Southeast Asian leaders met Myanmar’s top general and coup leader in an emergency summit in Indonesia, and are expected to press calls for an end to violence by security forces that has left hundreds of protesters dead as well as the release of Aung San Suu Kyi and other political detainees.
There is little hope for an immediate breakthrough in the two-hour gathering in Jakarta between Senior General Min Aung Hlaing and the six heads of state and three foreign ministers representing the Association of Southeast Asian Nations.
But his decision to face them offers a rare chance for the 10-nation bloc to directly deal with the general who ousted one of its leaders in a February 1 coup.
“The unfolding tragedy has serious consequences for Myanmar, Asean and the region,” Singapore’s foreign minister Vivian Balakrishnan said on the eve of the summit.
One proposal, which has been discussed in preliminary meetings, is for Brunei prime minister Hassanal Bolkiah, the current Asean chairman, to travel to Myanmar to meet the military leadership and Ms Suu Kyi’s camp to encourage dialogue.
He would be accompanied by Asean Secretary General Lim Jock Hoi, also from Brunei, if the junta agreed, a Southeast Asian diplomat said on condition of anonymity.
Another diplomat said humanitarian aid could be offered to Myanmar if conditions improved.
Retno Marsudi, foreign minister of Indonesia expressed hopes that “we can reach an agreement on the next steps that can help the people of Myanmar get out of this delicate situation”.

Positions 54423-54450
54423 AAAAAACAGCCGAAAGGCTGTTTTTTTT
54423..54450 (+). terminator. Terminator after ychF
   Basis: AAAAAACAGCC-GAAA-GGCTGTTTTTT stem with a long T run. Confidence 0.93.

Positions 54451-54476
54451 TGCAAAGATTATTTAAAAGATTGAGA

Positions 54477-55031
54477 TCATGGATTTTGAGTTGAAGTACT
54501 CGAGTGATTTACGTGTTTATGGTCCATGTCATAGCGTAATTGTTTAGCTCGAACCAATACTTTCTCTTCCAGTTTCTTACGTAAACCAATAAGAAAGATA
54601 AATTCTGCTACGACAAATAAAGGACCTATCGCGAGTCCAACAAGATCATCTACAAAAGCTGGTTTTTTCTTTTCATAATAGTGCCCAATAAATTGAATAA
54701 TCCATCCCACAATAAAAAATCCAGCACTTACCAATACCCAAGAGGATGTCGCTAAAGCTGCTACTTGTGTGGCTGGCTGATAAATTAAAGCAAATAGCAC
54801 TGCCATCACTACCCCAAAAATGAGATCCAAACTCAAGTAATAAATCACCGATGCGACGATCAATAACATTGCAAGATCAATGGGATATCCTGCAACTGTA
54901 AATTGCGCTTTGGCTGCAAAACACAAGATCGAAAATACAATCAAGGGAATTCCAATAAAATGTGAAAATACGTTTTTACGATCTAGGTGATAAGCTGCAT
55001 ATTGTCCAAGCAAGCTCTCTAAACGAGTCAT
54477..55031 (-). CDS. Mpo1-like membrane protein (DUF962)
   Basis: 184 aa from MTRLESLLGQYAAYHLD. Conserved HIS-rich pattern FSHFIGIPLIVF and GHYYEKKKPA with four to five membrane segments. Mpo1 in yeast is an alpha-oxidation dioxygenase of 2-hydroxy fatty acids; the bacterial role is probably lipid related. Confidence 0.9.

Amid Western pressure, however, the regional group has struggled to take a more forceful position on issues but has kept to its non-confrontational approach.
All Asean states agreed to meet Min Aung Hlaing but would not address him as Myanmar’s head of state in the summit, the Southeast Asian diplomat said.
Critics have said Asean’s decision to meet him was unacceptable and amounted to legitimising the overthrow and the deadly crackdown that followed.
Daily shootings by police and soldiers have killed more than 700 protesters and bystanders, according to several independent tallies.
As a state party to a UN convention against torture, Indonesia has a legal obligation to prosecute or extradite a suspected perpetrator on its territory, it said.
“The Myanmar crisis triggered by the military presents ASEAN with the biggest test in its history,” said Emerlynne Gil of the London-based rights group.
“This is not an internal matter for Myanmar but a major human rights and humanitarian crisis which is impacting the entire region and beyond.”
Police dispersed dozens of protesters opposing the coup and the junta leader’s visit.
More than 4,300 police have fanned out across the Indonesian capital to secure the meetings, held under strict safeguards amid the pandemic.
The leaders of Thailand and the Philippines skipped the summit to deal with coronavirus outbreaks back home.
Laos, which has the least number of infections in the region but this week imposed a lockdown, also cancelled at the last minute.
The face-to-face summit is the first by Asean leaders in more than a year.
Asean’s diversity, including the divergent ties of many of its members to either China or the United States, along with a bedrock policy of non-interference in each other’s domestic affairs and deciding by consensus, has hobbled the bloc’s ability to rapidly deal with crises.
Aside from Myanmar, the regional bloc groups Brunei, Cambodia, Indonesia, Laos, Malaysia, the Philippines, Singapore, Thailand and Vietnam.